Just finished reading the last short story in the collection, and I am ready to write the mini reviews I promised you ages ago. 🙂
The last story I reviewed was The Stoker so I begin this with In The Penal Colony.
This short story, In The Penal Colony, was written in 1914 and published in 1919. It is described as a parable. I agree with this. It’s describes a torture device that is actually put to use. The description of that scene is pretty graphic and if you don’t like blood, you won’t want to read it. It’s not scary, not by a long shot, just puts too much emphasis(in my opinion) on the bloody nature of the device. It’s also one of his longer stories.
A Country Doctor is next. It was written in 1916 and published in 1919. This story must have been one of his “dream logic” stories because it was quite confusing. Either that or the doctor, while freezing to death waiting for a horse to take him on a house call, loses his mind; said mind going on one last house call that made very little sense. Read it if you like, but I saw nothing to recommend it except Kafka’s emotive writing. His use of words to convey surrealism on the verge of horror is fantastic.
An Old Leaf was published in 1919 with no mention of what year it was written – most likely 1916 along with A Country Doctor. Not sure what this story was trying to say but at least it wasn’t that long.
A Hunger Artist, written in 1921 and published in 1924. This short story is about an actual hunger artist who can’t seem to come to terms with how society viewed his idea of “art”. People used to flock around people who were actual hunger artists but only because of the morbidity and oddity of these “performers”. I found it interesting from a historic perspective. I wouldn’t have considered these performances as being art.
Josephine, the Singer, or The Mouse People was also written in 1921 and published in 1924. It’s a longer story, but it also deals with an artist who can’t come to grips with the way her society actually views her “art”. I found this story to be boring. I won’t lie since that would be a disservice to you, the readers of this review. Read it for yourselves as you may get more out of it than I did.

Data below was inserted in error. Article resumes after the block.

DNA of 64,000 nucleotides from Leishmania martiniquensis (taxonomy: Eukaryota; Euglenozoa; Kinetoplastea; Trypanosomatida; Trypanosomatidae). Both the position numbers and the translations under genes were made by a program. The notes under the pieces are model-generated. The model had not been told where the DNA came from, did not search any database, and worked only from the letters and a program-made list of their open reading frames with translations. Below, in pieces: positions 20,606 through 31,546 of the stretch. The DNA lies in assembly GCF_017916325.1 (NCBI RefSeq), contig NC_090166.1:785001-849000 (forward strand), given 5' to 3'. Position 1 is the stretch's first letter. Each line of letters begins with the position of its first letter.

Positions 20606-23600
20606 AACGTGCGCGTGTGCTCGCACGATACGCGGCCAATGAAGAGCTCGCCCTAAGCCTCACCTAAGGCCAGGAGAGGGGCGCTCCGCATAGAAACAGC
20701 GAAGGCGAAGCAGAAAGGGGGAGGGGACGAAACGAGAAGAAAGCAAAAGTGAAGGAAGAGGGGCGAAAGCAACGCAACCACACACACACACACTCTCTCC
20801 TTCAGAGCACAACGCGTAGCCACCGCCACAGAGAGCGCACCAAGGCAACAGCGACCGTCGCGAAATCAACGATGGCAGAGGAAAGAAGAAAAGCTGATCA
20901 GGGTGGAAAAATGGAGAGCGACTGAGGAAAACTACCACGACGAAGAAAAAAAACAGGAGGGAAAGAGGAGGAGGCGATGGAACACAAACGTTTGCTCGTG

The last story in the collection is actually part of a larger novel. Before the Law, written in 1914 and published in 1919, is part of his completed novel The Trial which was published posthumously in 1925. Before the Law is very short and doesn’t make any sense at all to me. It might to you. Personally, I think I’d rather read The Trial as context might help it make sense to me.
And thus ends my mini reviews of the remaining short stories of Franz Kafka. As always, I urge you readers to read this body of work for yourselves because only then can you truly know how you feel about them – know completely what you have brought away from reading them. I am no expert on anything and thus, you have no need to take my word for anything in regards to this body of work or any other. Don’t take my word, or anyone else’s for that matter – find out for yourself!
See you on the flipside and don’t forget your towel and sonic screwdriver!